I suffered from terrible aches in my neck, back and knees. When I eliminated all (non cold-pressed) vegetable oil containing foods from my diet the pain went away.

Best, Chris

Steve said...

I have run across the following treatment for tendonitis in weightlifters. I have never had the chance to try it myself

This seems similar to what you are doing. I wonder if it is somehow related?

Steve said...

The previous compression method appears to come from this guy:

Samson J. said...

You know, sometimes I genuinely look forward to getting old - and then I contemplate the near-certainty of osteoarthritis...

Bruce Charlton said...

@CC - I've tried several of the the essential fatty acid stuffs. No use.

@S - That sounds like a different mechanism of action altogether.

@SJ - not near certainty - it's pretty uncommon at my age. My age has manyfold compensations contrasted with the slough of my early adulthood.

Samson J. said...

The high probability of chronic constipation, then. Anyway, I know you're not that old, Bruce. ;)

Steve said...

I would agree with your Melzak and Wall theory. Many other neurological feedbacks, modulations, etc. in play. Sounds like some good chiropractic would definitely help.

Steve said...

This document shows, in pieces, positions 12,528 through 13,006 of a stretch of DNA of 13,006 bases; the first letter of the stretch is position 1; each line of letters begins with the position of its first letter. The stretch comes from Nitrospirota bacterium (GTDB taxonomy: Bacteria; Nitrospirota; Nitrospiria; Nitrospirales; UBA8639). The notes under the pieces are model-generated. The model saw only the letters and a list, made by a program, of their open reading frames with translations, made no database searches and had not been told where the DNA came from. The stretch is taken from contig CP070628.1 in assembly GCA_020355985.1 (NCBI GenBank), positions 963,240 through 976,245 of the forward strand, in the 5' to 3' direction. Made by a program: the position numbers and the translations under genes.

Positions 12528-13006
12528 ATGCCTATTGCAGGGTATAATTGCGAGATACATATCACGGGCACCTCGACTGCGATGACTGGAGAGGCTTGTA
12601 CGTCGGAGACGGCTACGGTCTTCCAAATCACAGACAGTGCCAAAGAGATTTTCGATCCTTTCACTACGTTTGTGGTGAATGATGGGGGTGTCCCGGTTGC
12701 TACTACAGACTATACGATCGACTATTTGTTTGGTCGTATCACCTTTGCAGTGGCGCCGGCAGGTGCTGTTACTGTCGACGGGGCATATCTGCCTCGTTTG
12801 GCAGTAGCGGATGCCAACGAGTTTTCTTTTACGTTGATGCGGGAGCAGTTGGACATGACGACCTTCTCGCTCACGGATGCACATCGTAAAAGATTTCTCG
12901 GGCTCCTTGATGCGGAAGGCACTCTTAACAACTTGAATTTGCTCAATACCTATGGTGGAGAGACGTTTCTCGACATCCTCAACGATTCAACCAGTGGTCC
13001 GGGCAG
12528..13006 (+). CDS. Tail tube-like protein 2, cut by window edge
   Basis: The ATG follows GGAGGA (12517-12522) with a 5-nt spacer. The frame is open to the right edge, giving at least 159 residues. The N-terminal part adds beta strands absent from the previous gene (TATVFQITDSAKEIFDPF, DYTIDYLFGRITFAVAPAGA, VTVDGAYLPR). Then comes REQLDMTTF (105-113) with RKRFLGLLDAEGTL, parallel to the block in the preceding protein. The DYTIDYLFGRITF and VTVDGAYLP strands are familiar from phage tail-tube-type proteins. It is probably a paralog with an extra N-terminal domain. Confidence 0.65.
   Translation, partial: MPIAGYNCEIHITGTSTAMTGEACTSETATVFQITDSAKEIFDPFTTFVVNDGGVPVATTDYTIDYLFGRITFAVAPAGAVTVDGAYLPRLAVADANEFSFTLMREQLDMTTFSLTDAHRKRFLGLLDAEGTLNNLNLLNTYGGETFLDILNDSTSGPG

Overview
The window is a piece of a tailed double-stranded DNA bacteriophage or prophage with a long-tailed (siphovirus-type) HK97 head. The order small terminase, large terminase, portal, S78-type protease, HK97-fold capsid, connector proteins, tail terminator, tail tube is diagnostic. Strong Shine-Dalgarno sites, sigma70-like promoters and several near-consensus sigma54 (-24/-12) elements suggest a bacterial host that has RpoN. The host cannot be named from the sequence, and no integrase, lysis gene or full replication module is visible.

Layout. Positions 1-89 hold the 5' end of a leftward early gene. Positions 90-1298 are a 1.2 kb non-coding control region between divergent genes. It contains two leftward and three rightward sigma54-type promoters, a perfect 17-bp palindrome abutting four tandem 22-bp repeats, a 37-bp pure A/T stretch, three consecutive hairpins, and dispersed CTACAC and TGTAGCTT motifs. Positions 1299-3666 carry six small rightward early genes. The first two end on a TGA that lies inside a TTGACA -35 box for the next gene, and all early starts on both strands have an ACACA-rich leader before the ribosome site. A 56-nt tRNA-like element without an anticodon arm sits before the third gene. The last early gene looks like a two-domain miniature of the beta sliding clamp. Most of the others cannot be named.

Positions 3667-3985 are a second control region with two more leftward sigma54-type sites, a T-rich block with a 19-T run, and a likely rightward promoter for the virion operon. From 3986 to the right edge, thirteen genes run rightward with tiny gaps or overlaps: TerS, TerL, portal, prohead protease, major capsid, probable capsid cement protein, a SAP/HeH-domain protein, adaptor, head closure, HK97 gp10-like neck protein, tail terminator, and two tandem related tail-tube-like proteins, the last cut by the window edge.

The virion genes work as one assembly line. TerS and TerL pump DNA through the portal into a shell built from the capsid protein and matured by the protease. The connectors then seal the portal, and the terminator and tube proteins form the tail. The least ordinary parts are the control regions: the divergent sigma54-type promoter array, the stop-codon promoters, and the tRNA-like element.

Sorry to impose, but, of course, the neurology is much more complex than the simple "gate" at the spinal internuncial pool. Many analgesic creams have capsacian which works via "the gate" as does a TENS unit. Unfortunately, these gate pain methods tend to lose their effectiveness over time. Plain and simple, pain is an important sensation -- probably the most -- and it will not be "fooled" for long. The tubular compression actually works on a longer and better time frame because it increases proprioception enabling better joint functioning and less aberrant nerve firing. Chiropractic -- and acupuncture though less functionally -- work via the gate, by producing after-discharge among deep joint mechanoreceptors, by elevating noxious thresholds, and decreasing denervation supersensitivity (see Cannon's Law and C. Chan Gunn). This cannot only improve pain syndromes, but reduce noxious somatovisceral reflexes and improve general wellness.

Sorry for the mini-lecture. It's my bailiwick.

Anonymous said...


I had wondered if the body might not compensate for the stimulation over time and if the pain might not return, as Steve suggests.

Maybe some sort of multi-mode electronically modulated unit that can subtly shift the type, duration and intensity of the stimulation so that acclimatization is retarded?

I got the idea from the Star Trek episode Mirror Mirror where they have a torture device based on similar principles.

Happybod said...

Sea salt baths, Epsom salt baths or Dead Sea baths.
Very highly recommended from fellow arthritis sufferer.
Best to try & soak for at least 30 mins.
It really helps! (Holland & Barratt sell some decent quality sea salt).

Bruce Charlton said...

Might be worth a try...